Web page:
However, something stood out to me after our very first stop at a winery I had intended to visit years ago – Joseph Swan Vineyards in Forestville. I realized that I had just come away from one of the most historic wineries in the United States, known mainly for trailblazing the cultivation of Pinot Noir, and the wine that left an indelible impression on me was a 2009 Gewürztraminer!

view of the Russian River Valley

First, a word about this incredibly distinctive varietal. The purest expression of Gewürztraminer is generally believed to be produced in the Pfalz region of Germany and the Alsace region of France. Known for its unique nose of rose petal and lychee nut, this wine makes an amazing accompaniment to spicier foods, especially Asian cuisine. Having hadGewürztraminer from both Germany and Alsace, I wondered if California could actually produce at a level to compare with France and Germany. The answer became crystal clear with one sip.

the vines at Joseph Swan

The 2009 Joseph Swan Vineyards Gewürztraminer (grade A) is sourced from grapes grown at Saralee’s Vineyard in the heart of the Russian River Valley. Our tasting at the winery kicked off with this wine’s extraordinary aromatics of sour apple and flowers. It was immediately clear that this was an outstanding rendition of Gewürztraminer. No doubt this wine will pair beautifully with the usual suspects, including chicken Pad Thai or Yellow Curry Chicken.

Some suggest that this wine “needs” food to really show at its best, but I found this to be a genuine treat as a standalone. Then again, the thought of next Thanksgiving featuring this wine is making my mouth water!

We wouldn’t discover the next Gewürztraminer until the next day when we dropped in at the oldest winery in the Anderson Valley, Husch Vineyards, founded in 1971. It was here that we would come face-to-face with another phenomenal wine, the 2009 Husch Vineyards ‘T-Bud Dry Cuvee’ Gewürztraminer (grade A-).

quaint and lovely, the Husch tasting room

This is a wine that offers the traditional Gewürztraminer characteristics, while tacking on a level of minerality and acidity that results in an exceptional flavor profile. Just another incredibly good wine that will pair beautifully with those spicier dishes.

Navarro beckons you

Finally, one more stop in the Anderson Valley, and this time we are presented with a Gewürztraminer that is simply a grand slam! Navarro VIneyards is probably best known for their consistently excellent Pinot Noir, including the Méthode à l’Ancienne bottlings, but do yourself a favor and seek out their brilliant white wines, especially the 2009 Anderson Valley Cuvée Traditional Gewürztraminer (grade A+). This one has it all, from the heady floral and spice aromas on the nose, to the distinctive peach and lychee notes on the palate. It comes all wrapped up in a bone dry frame that leaves you reaching for more.

I intentionally left the best part for last and that’s what you’ll pay to enjoy these memorable wines. The Joseph Swan Gewürztraminer retails for just $19 at the winery. The Husch ‘T-Bud Dry Cuvee’ will set you back $17 and the stellar Navarro Cuvée Traditional rounds out the threesome coming in at $15!

If nothing else, I hope that this posting stokes your curiosity, especially if you’ve never tried this worthy varietal.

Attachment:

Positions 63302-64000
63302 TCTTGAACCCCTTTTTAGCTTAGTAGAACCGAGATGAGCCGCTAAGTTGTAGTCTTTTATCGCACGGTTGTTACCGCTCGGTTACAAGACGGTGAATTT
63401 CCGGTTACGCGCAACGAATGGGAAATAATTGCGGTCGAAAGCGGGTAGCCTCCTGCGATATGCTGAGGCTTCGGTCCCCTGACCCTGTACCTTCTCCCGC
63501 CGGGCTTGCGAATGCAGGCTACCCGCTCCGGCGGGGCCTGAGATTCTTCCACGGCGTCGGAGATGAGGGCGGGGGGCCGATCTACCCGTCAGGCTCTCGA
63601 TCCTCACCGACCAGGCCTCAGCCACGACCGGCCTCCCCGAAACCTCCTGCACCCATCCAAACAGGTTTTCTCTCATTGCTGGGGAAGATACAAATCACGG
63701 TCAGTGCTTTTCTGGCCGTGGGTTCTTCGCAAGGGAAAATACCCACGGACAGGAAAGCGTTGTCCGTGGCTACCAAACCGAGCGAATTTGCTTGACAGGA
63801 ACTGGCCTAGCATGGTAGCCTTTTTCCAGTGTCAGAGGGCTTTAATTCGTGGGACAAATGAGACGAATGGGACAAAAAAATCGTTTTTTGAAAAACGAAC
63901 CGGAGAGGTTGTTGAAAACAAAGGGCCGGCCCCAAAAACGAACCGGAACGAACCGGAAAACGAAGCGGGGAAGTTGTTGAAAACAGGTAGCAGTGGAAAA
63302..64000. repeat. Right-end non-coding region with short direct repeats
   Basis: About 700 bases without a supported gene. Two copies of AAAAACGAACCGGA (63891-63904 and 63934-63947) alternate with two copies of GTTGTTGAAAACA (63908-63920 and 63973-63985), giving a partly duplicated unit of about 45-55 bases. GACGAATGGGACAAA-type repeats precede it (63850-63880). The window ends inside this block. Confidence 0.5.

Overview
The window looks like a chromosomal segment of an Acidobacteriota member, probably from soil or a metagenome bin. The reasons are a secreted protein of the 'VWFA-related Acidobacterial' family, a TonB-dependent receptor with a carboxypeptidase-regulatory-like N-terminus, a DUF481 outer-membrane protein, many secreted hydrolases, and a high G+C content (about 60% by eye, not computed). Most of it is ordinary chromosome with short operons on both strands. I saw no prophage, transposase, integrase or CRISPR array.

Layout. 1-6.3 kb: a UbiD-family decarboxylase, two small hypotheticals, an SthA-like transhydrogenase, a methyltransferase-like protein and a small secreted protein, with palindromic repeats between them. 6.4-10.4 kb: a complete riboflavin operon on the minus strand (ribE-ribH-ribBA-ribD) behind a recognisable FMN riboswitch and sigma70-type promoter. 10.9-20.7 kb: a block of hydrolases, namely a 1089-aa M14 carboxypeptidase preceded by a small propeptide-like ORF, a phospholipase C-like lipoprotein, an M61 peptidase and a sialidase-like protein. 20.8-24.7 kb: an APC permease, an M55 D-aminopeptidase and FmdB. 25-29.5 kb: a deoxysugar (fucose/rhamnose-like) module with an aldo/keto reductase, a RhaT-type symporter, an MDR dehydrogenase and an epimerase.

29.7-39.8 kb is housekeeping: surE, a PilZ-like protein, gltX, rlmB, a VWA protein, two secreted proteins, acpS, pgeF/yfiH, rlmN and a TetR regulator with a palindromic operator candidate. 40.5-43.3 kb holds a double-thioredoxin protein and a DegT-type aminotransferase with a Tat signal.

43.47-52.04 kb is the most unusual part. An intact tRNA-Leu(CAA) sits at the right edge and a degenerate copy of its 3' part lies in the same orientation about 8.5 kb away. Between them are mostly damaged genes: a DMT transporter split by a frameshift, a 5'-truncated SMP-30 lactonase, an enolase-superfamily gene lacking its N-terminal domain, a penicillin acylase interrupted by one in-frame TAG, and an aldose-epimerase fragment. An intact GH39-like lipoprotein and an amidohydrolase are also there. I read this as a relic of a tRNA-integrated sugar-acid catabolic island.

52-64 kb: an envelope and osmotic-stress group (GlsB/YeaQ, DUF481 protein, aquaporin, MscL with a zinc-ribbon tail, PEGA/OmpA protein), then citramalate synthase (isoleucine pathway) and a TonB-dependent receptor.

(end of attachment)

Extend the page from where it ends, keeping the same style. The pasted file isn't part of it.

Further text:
photos and text © 2010 craig allyn rose

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Or How I Fell Deeply In Love With Wine

fond memories

I recently got to thinking about how I developed such a deep and abiding passion and curiosity for wine. My life has been essentially two chapters – chapter one was gin and tonic, while chapter two has been wine. Now I know this is all more than a bit self-serving, but I very rarely allow myself this kind of reverie. Not to mention, it’s my blog, so I’ll blog about whatever I want to blog about! Now that we got that out of the way it’s time for you to make that sound that Wayne and Garth made when they entered their dreamworld.

It was some 20-years-ago that I met my beautiful wife, Julie, and with that momentous meeting came a crash course in fine wine consumption. It all began over dinner with my future in-laws. Pops, as I call him now, had a penchant for good wines from some of the world’s most reputable producers. What would soon become an every Sunday ritual was my formal introduction to the wines of California, Oregon, Washington, France, Australia, Spain, Italy, and Portugal.

Within a matter of mere weeks my vocabulary had expanded to include more than a few buzzwords and catch phrases that now, when I think back to those days, I can only chuckle to myself in a sort of pained amusement. Words like minerality and tannic had no business spilling from between my lips, let alone from my glass. Of course, as time passed, I gradually became cognizant of the meaning of those terms, but to this very day, I still struggle to cobble together cogent descriptions of some wines feeling that my vocabulary is less than adequate.

From Pops I would learn the basics of wine during our once-a-week tours of the world’s great wine producing regions. One Sunday would be spent quaffing Lindemans Bin 65 Chardonnay and reveling in the fact that a passable wine could be had for a mere $5.99! Then there were the Thanksgiving dinners that would feature a tour de force of fine wines starting with an exotic Alsatian Gewürztraminer, Pinot Noirs from the Russian River Valley and Carneros regions, and finally topping the festivities off with one of my favorite after dinner drinks, a 10 year old tawny port.

Grand Cru vineyards of Latricieres-Chambertin in Burgundy

With my ever-expanding exposure to wine I became curious as to what the entire vine-to-wine process actually entailed. A subsequent trip to Burgundy, including a picnic at the foot of the famed Domaine de la Romanée-Conti, ignited what has blossomed into a full blown fascination with the concept of terroir and an unceasing amazement that it’s possible that so many scents and flavors can be contained in a single glass of wine!

I am thrilled to report that my interest in wine is as keen today as it was during those early days of discovery. While my preferences have shifted over time, I continue to treasure those times when I can share my enthusiasm for wine with others. It’s a big world of almost countless flavors out there and I am ready to taste as much as I can!

photos and text © 2010 craig allyn rose